The Committee on Foreign Investment (“CFIUS”) may review certain foreign investment in U.S. businesses and deny such investment if it threatens U.S. national security. Generally, banking institutions are treated as “critical infrastructure” and are subject to review by the CFIUS, but in practice there is little evidence that the CFIUS has exercised its authority to block foreign acquisitions of U.S. banks. Unless a bank is of significant size or heavily involved in financing companies that have a direct bearing on national security, it is unlikely that such a review would be problematic.
Business Opportunities for Acquisition of U.S. Banks
The number of acquisitions of U.S. depository institutions has fallen dramatically since the beginning of the financial crisis. While initially this was caused by uncertainty as to the value of U.S. bank portfolios, the last year has seen a number of acquisitions with compelling premiums for attractive U.S. banks. Most of the 267 acquisitions since 2010 have involved smaller banks. This is no surprise as only 170 out of the approximate total of 6,600 FDIC insured banks in the U.S. have an asset size greater than $5 billion. In addition to these reasons, perhaps the most significant reason for the small number of acquisitions has been the regulatory uncertainty of the extent and manner of application of bank supervision standards under the recently passed Dodd-Frank Act.
Nonetheless, the most significant cause of the small number of acquisitions has been the lack of capacity. The traditional acquirers have not enjoyed the attractive stock multiples or access to enough capital that would support an active growth strategy that they did enjoy pre-crises. Only the largest banks enjoy trading multiples over 125 percent of tangible book value with an average price to tangible book of 140 percent for banks over $5 billion in assets.
Regionally, there have been fewer acquisitions involving Southeastern and Western banks which have been impacted negatively price-wise. Northern and Midwestern regions show greater activity. In 2011, the median one month market premiums (take out price compared to average trading price over 30 days prior) have averaged 95 percent for Mid-Atlantic and Northeastern transactions.
It is a buyers’ market and bank shareholders’ price expectations have declined dramatically since 2008 when price to book sale ratios in excess of 300 percent of book value were not uncommon. At the same time, the number of acquirers who have the capacity and regulatory standing to complete acquisitions is also at an historic low. In short, the inclination by banks under $5 billion to sell has seldom been higher but the number of buyers with capacity to buy is at an historic low.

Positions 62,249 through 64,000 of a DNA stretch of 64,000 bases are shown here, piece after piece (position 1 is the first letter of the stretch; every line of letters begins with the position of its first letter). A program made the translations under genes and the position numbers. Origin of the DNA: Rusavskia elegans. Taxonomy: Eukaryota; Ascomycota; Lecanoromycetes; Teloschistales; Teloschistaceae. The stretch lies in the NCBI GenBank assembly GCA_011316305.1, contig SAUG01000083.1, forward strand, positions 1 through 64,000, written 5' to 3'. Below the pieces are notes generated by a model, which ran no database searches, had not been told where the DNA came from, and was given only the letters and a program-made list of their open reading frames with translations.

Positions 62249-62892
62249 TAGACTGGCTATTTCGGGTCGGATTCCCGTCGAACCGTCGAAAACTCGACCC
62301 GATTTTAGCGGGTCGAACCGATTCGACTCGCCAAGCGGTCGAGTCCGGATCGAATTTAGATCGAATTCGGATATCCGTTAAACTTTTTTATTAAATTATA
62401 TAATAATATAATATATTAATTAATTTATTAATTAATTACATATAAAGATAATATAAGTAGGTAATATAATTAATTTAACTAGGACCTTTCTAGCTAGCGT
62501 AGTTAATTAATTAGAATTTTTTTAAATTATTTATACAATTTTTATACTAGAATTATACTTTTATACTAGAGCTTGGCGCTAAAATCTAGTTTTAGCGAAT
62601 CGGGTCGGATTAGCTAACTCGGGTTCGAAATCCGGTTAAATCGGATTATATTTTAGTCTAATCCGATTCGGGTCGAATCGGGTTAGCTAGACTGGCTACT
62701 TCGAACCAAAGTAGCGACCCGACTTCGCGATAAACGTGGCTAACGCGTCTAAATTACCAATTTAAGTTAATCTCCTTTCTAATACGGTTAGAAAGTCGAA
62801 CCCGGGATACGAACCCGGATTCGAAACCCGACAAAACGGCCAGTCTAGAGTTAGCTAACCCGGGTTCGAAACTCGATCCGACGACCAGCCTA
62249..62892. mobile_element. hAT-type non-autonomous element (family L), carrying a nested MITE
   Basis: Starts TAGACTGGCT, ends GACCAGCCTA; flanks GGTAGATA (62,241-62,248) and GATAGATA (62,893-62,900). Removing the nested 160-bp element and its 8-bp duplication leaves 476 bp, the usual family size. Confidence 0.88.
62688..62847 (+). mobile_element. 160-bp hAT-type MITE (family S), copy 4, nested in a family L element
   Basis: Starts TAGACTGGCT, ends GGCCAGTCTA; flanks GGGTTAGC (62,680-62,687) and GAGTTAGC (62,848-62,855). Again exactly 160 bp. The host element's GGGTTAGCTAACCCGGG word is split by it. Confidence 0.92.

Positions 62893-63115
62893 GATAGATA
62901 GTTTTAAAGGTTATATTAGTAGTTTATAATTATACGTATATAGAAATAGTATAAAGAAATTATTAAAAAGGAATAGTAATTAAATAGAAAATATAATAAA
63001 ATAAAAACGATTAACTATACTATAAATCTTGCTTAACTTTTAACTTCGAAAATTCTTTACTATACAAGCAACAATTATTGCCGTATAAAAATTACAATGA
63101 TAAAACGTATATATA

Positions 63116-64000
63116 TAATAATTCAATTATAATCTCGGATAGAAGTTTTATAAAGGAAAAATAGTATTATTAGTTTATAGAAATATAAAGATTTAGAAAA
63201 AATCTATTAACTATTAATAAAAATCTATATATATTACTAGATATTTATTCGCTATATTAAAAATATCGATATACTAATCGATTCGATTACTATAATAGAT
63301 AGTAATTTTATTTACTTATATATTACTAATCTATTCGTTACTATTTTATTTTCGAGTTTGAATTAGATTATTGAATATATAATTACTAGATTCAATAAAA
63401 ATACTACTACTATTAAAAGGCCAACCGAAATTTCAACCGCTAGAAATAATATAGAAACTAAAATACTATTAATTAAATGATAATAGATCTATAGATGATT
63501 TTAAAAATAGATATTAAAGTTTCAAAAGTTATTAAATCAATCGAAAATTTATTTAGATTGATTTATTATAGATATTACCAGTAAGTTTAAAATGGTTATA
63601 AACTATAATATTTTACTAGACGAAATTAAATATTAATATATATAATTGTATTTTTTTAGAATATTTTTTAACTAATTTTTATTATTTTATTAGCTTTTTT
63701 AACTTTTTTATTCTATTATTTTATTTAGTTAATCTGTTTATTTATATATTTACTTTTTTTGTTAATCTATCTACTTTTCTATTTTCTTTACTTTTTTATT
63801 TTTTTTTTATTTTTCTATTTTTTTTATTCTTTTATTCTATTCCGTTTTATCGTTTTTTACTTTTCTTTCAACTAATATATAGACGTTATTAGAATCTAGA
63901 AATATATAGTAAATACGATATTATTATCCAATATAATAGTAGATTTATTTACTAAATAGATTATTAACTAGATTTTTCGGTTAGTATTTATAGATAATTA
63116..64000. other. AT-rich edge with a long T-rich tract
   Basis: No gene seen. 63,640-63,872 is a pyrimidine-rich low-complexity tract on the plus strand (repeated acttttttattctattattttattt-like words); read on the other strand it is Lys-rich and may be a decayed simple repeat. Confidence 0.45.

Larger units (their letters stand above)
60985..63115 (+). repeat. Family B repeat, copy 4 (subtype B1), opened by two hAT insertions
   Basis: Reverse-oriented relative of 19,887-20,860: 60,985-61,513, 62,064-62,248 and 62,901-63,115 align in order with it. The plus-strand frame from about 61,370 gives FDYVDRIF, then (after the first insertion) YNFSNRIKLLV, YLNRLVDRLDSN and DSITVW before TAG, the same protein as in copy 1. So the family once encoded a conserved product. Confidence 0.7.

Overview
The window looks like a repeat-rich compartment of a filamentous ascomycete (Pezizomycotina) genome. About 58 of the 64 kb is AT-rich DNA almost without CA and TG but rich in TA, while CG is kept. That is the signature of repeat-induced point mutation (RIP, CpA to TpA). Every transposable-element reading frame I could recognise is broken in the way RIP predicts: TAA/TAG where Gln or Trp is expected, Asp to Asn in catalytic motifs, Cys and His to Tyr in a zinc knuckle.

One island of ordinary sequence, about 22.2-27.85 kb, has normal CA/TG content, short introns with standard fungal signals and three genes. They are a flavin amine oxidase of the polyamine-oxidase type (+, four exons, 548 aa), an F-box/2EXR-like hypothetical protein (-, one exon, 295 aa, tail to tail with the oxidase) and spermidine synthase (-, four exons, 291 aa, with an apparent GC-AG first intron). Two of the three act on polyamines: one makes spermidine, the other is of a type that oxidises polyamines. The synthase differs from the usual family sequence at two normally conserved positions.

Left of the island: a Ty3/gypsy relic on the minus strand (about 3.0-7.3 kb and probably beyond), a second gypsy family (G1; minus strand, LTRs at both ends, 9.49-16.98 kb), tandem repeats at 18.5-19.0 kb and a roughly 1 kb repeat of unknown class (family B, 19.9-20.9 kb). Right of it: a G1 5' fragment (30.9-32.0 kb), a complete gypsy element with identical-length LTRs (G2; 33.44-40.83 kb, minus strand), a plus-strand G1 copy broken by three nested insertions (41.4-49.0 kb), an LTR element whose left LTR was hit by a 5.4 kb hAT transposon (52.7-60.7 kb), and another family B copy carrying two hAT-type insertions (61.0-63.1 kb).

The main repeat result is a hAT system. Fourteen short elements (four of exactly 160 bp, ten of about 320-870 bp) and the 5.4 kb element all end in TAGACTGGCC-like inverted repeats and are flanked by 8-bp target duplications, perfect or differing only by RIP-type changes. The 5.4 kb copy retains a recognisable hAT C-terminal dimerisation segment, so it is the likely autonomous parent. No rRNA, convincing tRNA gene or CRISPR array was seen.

Reasons Why the Current Business Environment is Ideal for U.S. Bank Acquisitions
- Stock market activity has caused buyers to be more comfortable with their valuations and enjoy increased buying power with their stock currency;
- Failed bank activity has declined to a low point since 2008;
- Buyer opportunities to enhance earnings internally have diminished, making acquisitions an attractive method of enhancing scale and earnings;
- Improving credit and capital positions will encourage opportunistic acquisitions—the market is staged for a rally;
- Smaller institutions continue to be unable to access capital with current prices trading at a discount to tangible book;
- Shareholder impatience for returns on their investment grows;
- Competition from U.S. domestic acquirers is low;
- Many of the largest U.S. banks are either too big or too weak to qualify for FRB approval;
- Congressional preoccupation with “too big to fail” has chilled the inclination of the larger banks to make further acquisitions; and
- Bank regulatory agencies have been resistant to private equity purchases of banks.
All of these factors demonstrate the compelling opportunities that exist for large Chinese bank acquirers that have sufficient capital to satisfy the FRB that they meet the FRB’s Bank Holding Company Act standards. Unlike the rush to invest in U.S. real estate and financial service companies by Japanese banks during the height of the market, the market valuations are very attractive for buyers today offering unprecedented buying opportunities at low multiples.